You could also cool the unit with a recirculating oil like Velocite that you run through a heat exchanger that is sized to be adequate to remove the heat down near room temperature. Again this comlicates the design and machining of the unit as well as complicates the set up.
Simlar to a recirculating cooling system, you could use a recirculating shower lube system in the head, where lube oil is run through a heat exchanger or chiller and is sprayed or dripped internally at the top of the unit and collected at the bottom and directed back to the tank on the heat exchanger or chiller.
You could calculate the temperature rise and build the unit so that it is accurate at operating temperature. The drawback here is that the calculations are complicated and if the machining operations changes, the load changes. In addition there must be a warm up eberytime you use the unit from a cold start, which isn't very productive.
The final option would be to make the body out of something like Invar, which doen't expand nearly as much as other metals. The downside would be the cost of the raw material and the added expense of machining it on your end.
On our spindles we use either a combination of recirculating cooling oil and air oil mist, or recirculating oil run through a chiller. But it's a very different application and that edditional equipment is designed to be mounted on the machine itself and doesn't ever have to be removed during a changeover.
Reply to
Dan Murphy
Lots of similar ideas there and much appreciated. Every little bit of info triggers a potential solution for a customer so it's all very helpful.
Someone in another forum said something I'd never heard of before. Engineer for the growth and put a heat source near the head that shuts down when the head is running at operating temperature. In other words, maintain the growth rather than trying to fight it. ...Interesting. Not sure how often I'll get to use that, but it's the truly unique ideas like some of yours and his that get me thinking.
Thank you.
Reply to
Joe AutoDrill
Joe AutoDrill wrote in news:JunDs.26005$ snipped-for-privacy@newsfe09.iad:
I've used a similar idea in the past, we measured the temperature rise in the cutting oil and put a tank heater in the coolant tank to keep the oil at that temp. It cut the warm up time way down. We went from chasing size for two hours to about 15 minutes on a 0.0003" total tolerance on diameter.
I would imagine that if you were building heads for automotive production that would see millions of cycles, paying more for a better system would pay off. Air/oil mist lube extends bearing life considerably and would probably pay for itself in that type of application.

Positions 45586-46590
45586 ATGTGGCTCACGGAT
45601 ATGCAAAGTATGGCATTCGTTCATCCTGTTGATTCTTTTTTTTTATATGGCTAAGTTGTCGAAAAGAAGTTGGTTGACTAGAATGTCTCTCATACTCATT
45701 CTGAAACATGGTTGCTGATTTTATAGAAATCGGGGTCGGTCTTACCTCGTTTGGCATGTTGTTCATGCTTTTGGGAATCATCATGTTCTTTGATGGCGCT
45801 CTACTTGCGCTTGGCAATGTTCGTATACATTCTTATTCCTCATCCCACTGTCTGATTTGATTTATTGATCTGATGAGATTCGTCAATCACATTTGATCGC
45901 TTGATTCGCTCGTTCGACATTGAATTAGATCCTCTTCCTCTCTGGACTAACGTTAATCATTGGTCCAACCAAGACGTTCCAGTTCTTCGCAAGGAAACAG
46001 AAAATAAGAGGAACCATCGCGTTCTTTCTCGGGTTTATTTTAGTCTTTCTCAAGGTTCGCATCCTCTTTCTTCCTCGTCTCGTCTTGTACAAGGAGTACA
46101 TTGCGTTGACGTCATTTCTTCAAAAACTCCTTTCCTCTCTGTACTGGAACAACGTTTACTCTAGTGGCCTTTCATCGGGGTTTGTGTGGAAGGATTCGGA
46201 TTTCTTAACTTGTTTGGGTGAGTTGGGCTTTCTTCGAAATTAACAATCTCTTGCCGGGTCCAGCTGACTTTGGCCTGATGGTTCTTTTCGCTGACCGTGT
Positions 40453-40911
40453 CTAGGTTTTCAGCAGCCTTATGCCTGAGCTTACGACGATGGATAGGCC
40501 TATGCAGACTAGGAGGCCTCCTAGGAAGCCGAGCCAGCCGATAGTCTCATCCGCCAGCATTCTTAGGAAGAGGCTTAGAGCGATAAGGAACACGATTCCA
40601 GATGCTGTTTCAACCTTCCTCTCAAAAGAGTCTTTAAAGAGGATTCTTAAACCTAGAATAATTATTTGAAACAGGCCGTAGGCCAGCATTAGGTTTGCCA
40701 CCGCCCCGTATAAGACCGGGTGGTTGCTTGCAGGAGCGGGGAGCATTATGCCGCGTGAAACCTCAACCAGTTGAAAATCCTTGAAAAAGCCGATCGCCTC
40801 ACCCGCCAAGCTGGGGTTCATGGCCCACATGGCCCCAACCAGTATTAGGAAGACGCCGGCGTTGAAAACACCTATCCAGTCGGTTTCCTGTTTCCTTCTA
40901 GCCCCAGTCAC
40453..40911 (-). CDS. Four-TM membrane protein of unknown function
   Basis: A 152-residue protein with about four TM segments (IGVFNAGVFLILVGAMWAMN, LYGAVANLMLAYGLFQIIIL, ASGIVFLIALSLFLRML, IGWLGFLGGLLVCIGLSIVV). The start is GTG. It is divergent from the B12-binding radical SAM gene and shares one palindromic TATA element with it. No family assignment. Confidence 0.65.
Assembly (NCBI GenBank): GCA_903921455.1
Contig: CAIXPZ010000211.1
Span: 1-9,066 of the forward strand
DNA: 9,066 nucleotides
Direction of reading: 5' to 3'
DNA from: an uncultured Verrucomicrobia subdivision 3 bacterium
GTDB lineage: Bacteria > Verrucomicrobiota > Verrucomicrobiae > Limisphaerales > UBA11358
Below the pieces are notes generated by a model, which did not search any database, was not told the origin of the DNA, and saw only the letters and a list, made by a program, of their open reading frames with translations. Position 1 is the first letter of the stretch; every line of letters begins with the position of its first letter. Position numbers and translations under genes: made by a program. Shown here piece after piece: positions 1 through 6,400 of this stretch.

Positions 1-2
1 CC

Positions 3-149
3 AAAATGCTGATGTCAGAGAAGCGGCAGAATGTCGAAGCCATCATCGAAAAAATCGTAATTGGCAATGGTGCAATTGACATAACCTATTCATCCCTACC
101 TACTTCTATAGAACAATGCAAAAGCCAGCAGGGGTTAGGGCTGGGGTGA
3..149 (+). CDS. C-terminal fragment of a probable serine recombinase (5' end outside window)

Reply to
Dan Murphy
Absolutely. An oil fog set-up helps quite a bit. It generally will double and sometimes triple the maximum RPM rate for the multi-spindle product we sell.
The downside to it is that it involves a liquid coolant VS a no-sling grease so the environmental side of it is significant for some customers. The other downside is the cost for some people. A good fog set-up costs as much as some of my off-the-shelf heads.
If you need it, you pay for it. Otherwise, you pay for it later, right?
Reply to
Joe AutoDrill
I see that as your customers problem more than yours. You cannot be held responsible for something over you have no control. Unless you deliver a device to keep that multisplindle at the same temperature.
All you can do is to warn them of thermal expansion and say is not under your control. You already have some solutions like you said. All I can add is try to make that mutisplindle out of a material with low thermal expansion if cooling does not work.
If it was me using it I'd run a warm up program at same spindle speed as production, run a batch continuously and mark their production number and inspect them to try and see a trend. I think all that is to do is decide the time for the warm up program.
Reply to
responsible for something over you have no control. Unless you deliver a de vice to keep that multisplindle at the same temperature.
your control. You already have some solutions like you said. All I can add is try to make that mutisplindle out of a material with low thermal expansi on if cooling does not work.
production, run a batch continuously and mark their production number and i nspect them to try and see a trend. I think all that is to do is decide the time for the warm up program.
I agree with the Dan(s). It is a trade off as far as design is concerned and responsibilities are shared between user and supplier. May be best for you to determine what the normal operating temp and tolerance(s) are for your standard units (design), document and guarantee them.
Provide documentation which clearly show operating temp and the effects of thermal expansion and contraction as they vary from the mean. Let them decide how they can meet what they need to internally (with you providing helpful advice). Of course there will always be Banquer's out there that don't read or comprehend technical data (his mini-mill spindle HP rating rant as just one example).
If tighter tolerance is a requirement then you can offer alternatives (extra cost options).